The Bible sometimes uses the quaint phrase fallen asleep. It’s a polite way to say that someone died. I smile at this ambiguous language and wonder why Bible writers used a euphemism instead of being direct.
But I think there might be more to it. To say fallen asleep is not merely an understated way to communicate that someone’s life is over. It’s a hint that there is another life awaiting us after death, that we will awake to a new kind of existence.
Just as natural sleep is a respite between one day and the next, so too figurative sleep is a transition from one form of life to another. While our body ceases to function, our spirit moves on to a new dimension. And we must first fall asleep to make that transition.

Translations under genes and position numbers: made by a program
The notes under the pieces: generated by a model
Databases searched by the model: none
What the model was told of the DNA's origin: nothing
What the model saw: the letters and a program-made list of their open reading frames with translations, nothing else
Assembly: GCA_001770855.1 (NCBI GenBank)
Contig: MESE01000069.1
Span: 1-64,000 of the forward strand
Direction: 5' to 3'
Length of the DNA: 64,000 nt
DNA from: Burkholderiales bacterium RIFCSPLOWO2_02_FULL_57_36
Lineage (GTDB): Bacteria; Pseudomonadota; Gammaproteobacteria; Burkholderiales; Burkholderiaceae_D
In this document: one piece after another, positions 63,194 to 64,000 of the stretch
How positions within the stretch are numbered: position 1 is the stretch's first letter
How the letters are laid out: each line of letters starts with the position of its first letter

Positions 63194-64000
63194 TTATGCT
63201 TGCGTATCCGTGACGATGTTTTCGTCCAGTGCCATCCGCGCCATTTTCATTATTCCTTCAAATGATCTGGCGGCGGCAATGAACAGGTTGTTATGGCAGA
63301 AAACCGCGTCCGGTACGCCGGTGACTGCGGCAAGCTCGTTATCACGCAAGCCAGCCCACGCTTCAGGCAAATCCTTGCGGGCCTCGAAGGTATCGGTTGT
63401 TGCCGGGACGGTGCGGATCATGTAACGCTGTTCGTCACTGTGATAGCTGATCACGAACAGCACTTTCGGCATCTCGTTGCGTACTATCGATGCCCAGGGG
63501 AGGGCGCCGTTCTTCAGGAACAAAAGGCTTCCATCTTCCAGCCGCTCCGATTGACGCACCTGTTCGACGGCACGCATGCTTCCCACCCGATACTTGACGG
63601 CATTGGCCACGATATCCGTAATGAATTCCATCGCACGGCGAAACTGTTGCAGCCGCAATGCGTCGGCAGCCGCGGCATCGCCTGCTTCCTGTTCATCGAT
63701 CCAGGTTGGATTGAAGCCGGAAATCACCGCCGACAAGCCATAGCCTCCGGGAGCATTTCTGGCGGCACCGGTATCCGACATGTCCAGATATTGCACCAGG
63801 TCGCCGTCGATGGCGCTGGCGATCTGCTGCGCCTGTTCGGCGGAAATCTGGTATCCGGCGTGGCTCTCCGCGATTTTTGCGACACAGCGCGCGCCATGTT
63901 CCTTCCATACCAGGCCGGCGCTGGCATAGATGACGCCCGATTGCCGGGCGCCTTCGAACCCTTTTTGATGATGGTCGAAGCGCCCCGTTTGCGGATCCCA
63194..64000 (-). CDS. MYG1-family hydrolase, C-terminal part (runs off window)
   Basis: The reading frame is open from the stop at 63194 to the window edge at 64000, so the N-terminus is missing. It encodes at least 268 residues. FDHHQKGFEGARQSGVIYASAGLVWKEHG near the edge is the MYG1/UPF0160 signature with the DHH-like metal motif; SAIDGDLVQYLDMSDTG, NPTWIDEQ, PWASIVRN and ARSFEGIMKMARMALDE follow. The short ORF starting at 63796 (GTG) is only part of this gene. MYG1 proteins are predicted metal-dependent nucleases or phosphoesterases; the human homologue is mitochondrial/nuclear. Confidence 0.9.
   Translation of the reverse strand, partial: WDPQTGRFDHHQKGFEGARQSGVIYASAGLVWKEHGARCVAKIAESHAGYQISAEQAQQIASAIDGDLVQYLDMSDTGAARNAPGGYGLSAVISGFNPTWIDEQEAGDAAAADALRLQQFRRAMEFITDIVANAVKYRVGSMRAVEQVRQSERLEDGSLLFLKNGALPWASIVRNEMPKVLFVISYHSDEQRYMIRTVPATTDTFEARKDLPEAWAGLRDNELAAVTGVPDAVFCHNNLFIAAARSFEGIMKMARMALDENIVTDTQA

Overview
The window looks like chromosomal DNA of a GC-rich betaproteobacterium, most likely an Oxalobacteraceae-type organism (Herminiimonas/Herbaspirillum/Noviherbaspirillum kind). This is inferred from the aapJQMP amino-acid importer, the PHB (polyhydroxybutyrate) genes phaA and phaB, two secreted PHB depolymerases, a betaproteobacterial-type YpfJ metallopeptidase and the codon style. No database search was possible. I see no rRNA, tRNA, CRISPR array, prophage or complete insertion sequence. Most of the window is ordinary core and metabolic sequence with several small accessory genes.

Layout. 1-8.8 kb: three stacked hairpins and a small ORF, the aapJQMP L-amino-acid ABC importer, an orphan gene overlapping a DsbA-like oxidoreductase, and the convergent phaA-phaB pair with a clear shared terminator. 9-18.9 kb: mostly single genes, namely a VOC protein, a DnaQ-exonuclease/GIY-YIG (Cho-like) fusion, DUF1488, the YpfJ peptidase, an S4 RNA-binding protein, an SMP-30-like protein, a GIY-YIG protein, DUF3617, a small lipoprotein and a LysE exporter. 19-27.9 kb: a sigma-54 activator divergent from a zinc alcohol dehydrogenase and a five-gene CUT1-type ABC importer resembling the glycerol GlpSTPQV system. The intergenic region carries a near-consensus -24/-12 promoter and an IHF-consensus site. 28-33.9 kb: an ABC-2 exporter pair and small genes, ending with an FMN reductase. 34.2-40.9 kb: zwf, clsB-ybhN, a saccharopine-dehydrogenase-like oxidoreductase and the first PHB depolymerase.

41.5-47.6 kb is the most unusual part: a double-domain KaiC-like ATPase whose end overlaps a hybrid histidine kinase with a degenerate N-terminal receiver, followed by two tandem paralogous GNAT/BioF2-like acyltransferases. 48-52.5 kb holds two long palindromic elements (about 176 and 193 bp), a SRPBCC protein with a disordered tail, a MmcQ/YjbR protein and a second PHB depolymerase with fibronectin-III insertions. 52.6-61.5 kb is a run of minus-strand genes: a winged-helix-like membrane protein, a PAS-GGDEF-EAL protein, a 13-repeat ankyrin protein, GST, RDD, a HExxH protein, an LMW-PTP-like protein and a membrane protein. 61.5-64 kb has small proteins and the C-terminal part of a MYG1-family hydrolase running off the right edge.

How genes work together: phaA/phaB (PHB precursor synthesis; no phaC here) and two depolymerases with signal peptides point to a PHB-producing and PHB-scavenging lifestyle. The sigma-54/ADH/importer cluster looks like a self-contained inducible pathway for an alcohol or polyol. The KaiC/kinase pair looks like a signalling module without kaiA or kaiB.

When the Bible talks about those who have fallen asleep, it’s more than a gracious way to say someone died, it’s the suggestion there is even more to look forward to as we move into the spiritual realm. But first we must sleep; we must die.
Peter DeHaan writes about biblical Christianity to confront status quo religion and live a life that matters. He seeks a fresh approach to following Jesus through the lens of Scripture, without the baggage of made-up traditions and meaningless practices.